Saturday 24 December 2016

8 Social Media Dos/Don't On Christmas Day

Social Media

A social media is one of the greatest resourse o express yourself. Here are some of the most common thing which you should re-think before you sharing your information on social-media.

1. Don’t take pictures of your presents. Christmas is a minefield of potentially botched etiquette, and social media only makes it worse. And, clearly, the crime one can commit is making a fuss online about all the stuff you have been given. Look, we get it. You got a lot of presents this year. What are you, six? Ask yourself why you are doing this. Is it for likes? Is that it? How much extra validation do you need anyway, you weirdo? Someone just bought you a nice coat, and that should be enough. Now go away and think about what you’ve done.

2. It is acceptable to post a photo of your family in lieu of sending Christmas cards. Christmas cards are a pain in the bum, which is why you didn’t send any this year. They are expensive and bad for the environment, and there’s a good chance you’ll forget someone and then feel bad about it for ever. Instead, just take a picture of you and your loved ones, caption it “Merry Christmas”, and stick it on Facebook. It has exactly the same effect. Don’t worry about friends and relatives who don’t have Facebook. They don’t deserve your kind gestures.

3. Stop checking your phone all the time. Not only is it rude to spend Christmas Day staring blankly into the palm of your hand, but also it invites scrutiny you just don’t need. This is bitter experience talking here. I spent a lot of time on my phone one Christmas when Twitter was relatively new, and then had to spend the bulk of the day trying to explain to my family what Twitter was, what the point of it was, and why it wasn’t a stupid waste of everyone’s time. It is a stupid waste of everyone’s time, but that’s not the point.

4. In fact, put your phone away completely. Your phone is junk today. The only emails you’ll get will be horrific “Merry Christmas from GlaxoSmithKline! Here’s 5% off your next bulk purchase of Poligrip Ultra!” marketing newsletters, and all they’ll do is make you angry because they’re actively flushing the spirit of Christmas down the toilet. Just put it away. I promise you won’t miss anything.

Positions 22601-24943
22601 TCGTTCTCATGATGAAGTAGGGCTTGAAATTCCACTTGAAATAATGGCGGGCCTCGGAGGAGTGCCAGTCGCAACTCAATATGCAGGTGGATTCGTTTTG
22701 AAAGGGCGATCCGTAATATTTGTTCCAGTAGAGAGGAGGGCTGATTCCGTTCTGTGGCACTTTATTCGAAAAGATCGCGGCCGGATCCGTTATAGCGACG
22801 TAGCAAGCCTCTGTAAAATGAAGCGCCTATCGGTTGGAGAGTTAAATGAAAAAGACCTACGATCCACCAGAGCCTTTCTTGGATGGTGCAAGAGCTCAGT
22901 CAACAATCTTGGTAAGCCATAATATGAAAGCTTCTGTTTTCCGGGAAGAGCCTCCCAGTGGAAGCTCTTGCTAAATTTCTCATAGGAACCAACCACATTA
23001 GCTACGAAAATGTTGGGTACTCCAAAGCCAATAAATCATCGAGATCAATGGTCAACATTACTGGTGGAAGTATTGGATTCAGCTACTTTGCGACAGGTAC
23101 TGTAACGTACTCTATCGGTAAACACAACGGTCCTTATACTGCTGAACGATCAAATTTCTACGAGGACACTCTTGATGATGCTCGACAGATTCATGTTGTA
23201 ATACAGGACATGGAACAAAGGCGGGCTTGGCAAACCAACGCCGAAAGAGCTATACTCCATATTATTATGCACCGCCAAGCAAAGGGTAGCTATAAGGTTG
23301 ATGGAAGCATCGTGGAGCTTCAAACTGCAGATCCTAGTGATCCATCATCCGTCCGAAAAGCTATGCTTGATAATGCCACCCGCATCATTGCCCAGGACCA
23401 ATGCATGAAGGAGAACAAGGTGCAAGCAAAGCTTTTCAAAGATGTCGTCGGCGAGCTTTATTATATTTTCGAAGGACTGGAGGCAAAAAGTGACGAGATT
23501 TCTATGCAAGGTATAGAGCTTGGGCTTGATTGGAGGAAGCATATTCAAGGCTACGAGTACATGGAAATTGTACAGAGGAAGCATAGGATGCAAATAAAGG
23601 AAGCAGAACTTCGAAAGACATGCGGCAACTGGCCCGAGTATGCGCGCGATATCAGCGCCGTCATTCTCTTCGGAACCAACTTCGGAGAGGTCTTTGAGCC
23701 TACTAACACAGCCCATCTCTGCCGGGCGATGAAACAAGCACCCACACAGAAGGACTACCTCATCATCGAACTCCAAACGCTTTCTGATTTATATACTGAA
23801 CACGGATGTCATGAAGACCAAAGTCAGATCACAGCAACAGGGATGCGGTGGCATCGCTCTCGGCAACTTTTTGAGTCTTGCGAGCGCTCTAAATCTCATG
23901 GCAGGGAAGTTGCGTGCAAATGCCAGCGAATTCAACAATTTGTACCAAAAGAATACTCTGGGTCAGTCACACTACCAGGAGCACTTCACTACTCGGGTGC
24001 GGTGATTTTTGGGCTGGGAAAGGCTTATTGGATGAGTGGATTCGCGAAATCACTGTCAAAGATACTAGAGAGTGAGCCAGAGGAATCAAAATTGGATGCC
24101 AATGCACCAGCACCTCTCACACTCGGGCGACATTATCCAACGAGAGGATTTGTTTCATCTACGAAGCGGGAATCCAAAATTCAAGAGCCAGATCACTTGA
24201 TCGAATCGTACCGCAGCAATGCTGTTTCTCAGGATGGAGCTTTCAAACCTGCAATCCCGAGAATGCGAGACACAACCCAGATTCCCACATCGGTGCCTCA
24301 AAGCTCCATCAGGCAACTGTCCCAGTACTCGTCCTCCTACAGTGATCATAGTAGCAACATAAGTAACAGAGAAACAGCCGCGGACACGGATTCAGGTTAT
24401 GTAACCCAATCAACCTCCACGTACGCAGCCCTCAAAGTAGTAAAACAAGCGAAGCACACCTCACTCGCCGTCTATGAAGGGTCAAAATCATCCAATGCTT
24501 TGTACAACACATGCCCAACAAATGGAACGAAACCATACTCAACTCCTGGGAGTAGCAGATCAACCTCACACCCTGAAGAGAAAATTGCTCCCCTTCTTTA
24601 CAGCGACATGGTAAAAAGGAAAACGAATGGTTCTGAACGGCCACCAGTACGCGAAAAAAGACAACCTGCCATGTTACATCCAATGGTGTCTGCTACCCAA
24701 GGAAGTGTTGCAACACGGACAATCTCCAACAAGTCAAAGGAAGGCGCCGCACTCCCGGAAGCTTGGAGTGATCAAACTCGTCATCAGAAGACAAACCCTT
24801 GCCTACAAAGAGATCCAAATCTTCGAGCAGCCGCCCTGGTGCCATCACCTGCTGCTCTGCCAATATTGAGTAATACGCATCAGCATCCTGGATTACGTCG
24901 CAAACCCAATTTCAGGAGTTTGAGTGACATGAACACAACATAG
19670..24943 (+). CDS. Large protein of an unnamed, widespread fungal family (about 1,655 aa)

5. Don’t Instagram your dinner. Instagramming dinner in a fancy restaurant I get. But leave Christmas dinner alone. What’s that? You’re having turkey, potatoes and vegetables? Well, guess what? So is literally everyone else. So don’t bother showing us. If I wanted to endlessly endure a slow trickle of gravy, I’d move three doors down from the cat-food factory.

6. No creepshotting drunk relatives. Yes, sure, it’s funny that your grandfather ate too much pudding and fell into the Christmas tree and the dog pulled his trousers down, but that doesn’t mean you have to take a photo of it and show it to the world. Certainly not without asking his permission first. Where photos are concerned, treat your relatives like strangers on the bus. Would you publish a photo of a stranger on a bus? You would? You monster.

7. You are permitted to tweet, but only infrequently on Christmas afternoon. Christmas afternoon is a wasteland. You’re too full to move, and too drunk to try, and this is the time of day where all the carefully observed politeness about basic acceptance flies straight out of the window. By 4pm, your dad will have started to tell the room loudly why Brexit was a good idea, and this will be your time to escape down the rabbit hole of the internet. Forget about likes or favourites or retweets, you should spend this time passive-aggressively howling at a wall of uninterested strangers. The survival of your family depends on it.

8. Don’t complain about any of this on Twitter. This is an important one to remember. If you see loads of people Instagramming their potatoes or tweeting about all their presents, or committing any other sort of festive social-media crime, keep it to yourself. Because if there’s one thing that ruins Christmas more than self-absorption, it’s pedantry. There’s a time and a place for that sort of behaviour, and that’s in a newspaper article that you’re getting paid to write.



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